Why law professors might invite students to work on briefs, for no credit and no money


I circulated an e-mail inviting students to work on a short (about 3-page) pro bono amicus letter, but I noted that they wouldn't get any credit for it (and I didn't offer any money). I'd usually offer credit, but this project is unusually short, and UCLA rules apparently make it hard to give class credit for projects that take place entirely during the Summer.

Above The Law suggested this wasn't quite right:

[T]he problem here isn't Volokh's—as he said, he can't give out credit unilaterally, and he probably doesn't have a budget for hiring help—as much as it's endemic to the academy. Many professors, like Volokh, perform real legal work and rely on their students to act as a stable of ersatz associates working, basically, as interns. And while internships for credit are all well and good, an internship for nothing is just exploitation.

Defenders of this system—and there are many—will trot out the same tired excuses spouted by the private sector (and federal judges, and the DOJ): the "experience" is its own form of compensation. But all work provides experience. The only thing you get when you depend on free labor is a limited pool of applicants, constrained by their ability to take on free work on the side.

Or that their work is "important" and just wouldn't get done if they had to pay for it. Oh, come now. It's important to you, but that doesn't make it important to anyone else—and it certainly doesn't make it important enough that someone should do your pet project for free. When Floyd Abrams writes an amicus brief on some important First Amendment issue, Cahill doesn't short his associates because his work is so "important." Obviously, there's such a thing as volunteer work, but pawning off your projects on other people isn't a charitable enterprise. If it's so important, do it yourself or figure out how to compensate someone for their effort.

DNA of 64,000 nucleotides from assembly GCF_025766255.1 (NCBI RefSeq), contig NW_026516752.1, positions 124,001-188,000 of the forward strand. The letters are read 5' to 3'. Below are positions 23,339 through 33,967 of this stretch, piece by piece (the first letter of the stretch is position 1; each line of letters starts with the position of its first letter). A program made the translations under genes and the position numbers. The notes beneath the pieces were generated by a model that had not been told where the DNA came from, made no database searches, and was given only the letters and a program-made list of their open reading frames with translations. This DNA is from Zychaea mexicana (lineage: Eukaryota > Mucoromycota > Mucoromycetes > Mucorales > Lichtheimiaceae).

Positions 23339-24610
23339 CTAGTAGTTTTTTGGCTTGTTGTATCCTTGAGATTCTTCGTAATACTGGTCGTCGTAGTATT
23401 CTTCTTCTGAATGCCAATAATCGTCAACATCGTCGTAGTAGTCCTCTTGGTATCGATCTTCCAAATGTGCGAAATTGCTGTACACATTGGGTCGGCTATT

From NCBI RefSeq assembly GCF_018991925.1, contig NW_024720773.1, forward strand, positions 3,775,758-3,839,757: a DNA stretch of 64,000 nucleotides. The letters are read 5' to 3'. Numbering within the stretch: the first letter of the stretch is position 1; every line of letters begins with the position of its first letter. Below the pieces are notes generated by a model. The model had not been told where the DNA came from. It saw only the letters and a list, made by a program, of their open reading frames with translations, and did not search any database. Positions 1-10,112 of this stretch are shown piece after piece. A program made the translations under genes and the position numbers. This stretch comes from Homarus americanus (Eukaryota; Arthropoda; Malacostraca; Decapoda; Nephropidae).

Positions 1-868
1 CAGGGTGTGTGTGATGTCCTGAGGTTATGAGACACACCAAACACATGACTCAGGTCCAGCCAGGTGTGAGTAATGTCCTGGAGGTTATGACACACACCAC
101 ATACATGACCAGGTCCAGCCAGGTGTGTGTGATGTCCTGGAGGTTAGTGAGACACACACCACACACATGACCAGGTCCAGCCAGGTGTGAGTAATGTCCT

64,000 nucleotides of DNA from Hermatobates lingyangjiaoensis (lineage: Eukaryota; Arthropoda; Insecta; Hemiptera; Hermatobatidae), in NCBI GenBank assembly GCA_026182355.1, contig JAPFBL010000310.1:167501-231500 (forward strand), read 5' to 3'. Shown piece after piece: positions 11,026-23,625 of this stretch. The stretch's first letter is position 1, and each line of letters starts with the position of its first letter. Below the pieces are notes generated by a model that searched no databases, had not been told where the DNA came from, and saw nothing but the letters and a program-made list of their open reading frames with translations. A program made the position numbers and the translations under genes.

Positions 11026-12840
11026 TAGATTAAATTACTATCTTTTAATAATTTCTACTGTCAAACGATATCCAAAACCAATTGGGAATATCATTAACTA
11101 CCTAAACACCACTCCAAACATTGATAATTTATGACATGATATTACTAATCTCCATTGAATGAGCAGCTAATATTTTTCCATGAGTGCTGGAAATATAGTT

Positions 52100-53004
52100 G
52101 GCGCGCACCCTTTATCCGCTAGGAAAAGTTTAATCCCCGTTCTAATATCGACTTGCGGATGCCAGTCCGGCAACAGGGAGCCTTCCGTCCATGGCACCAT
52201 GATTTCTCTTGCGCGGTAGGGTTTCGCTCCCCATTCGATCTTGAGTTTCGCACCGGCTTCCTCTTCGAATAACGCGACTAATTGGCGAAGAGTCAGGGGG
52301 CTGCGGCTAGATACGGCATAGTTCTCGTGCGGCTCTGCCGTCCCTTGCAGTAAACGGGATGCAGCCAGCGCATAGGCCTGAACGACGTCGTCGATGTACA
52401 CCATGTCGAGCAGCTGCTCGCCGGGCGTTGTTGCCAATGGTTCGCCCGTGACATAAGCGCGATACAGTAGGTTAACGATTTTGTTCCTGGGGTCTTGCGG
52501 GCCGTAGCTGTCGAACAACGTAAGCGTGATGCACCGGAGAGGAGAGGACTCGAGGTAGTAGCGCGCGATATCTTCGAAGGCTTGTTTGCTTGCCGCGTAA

What Professor Volokh needs is a school willing to pay—even a pittance (as a 2L, I helped a professor on a matter and NYU paid me $10 an hour)—to fund his work. If the school markets itself on having a high-profile academic engaged in real-life First Amendment advocacy, they should cough up the resources to let him do it effectively.

Here's my take on the matter: Sometimes, I want some help, for instance with cite-checking and proofreading. I then generally turn to the UCLA law library Research Assistant program, and they assign a task to the student. The student gets paid, I get a task taken off my docket, and the student gets some slight extra training and exposure to legal argument, and not much.

But sometimes I invite students to do a task not because I think it will make things easier for me, but because I think it will help teach the students about legal writing, research, reasoning, and the like. Indeed, while I do get some psychic reward from working with students this way, I'm not really doing this to save time or effort. Often, giving a student instructions and feedback (and I always try to give them detailed feedback in such situations) means that I on balance invest more time and effort in projects that I do with students than ones I do by myself. It's hard for me to see much "exploitation" under these circumstances.

Of course, I'm not trying to make myself out as a martyr here; I do this partly because I enjoy working with students, and teaching students, and because it makes me feel that I'm better discharging my duties as a teacher and as an institutional citizen. But in many such situations—not all, but many, and especially those where there is neither class credit nor payment—the purpose of working with a student is indeed to educate the student, not to save time or effort for the professor.

UPDATE: Just to make clear, the letter here was a pro bono project, not one for which I was being paid.

FURTHER UPDATE: Commenter TwelveInchPianist notes:

ATL doesn't know that half of it. Why, every page of this blog has a little text box at the bottom where readers are "invited" to provide additional content to the blog. I have been providing such content for years and have yet to see a dime. The yoke of "Volokh the exploiter" is a heavy one, I tells ya.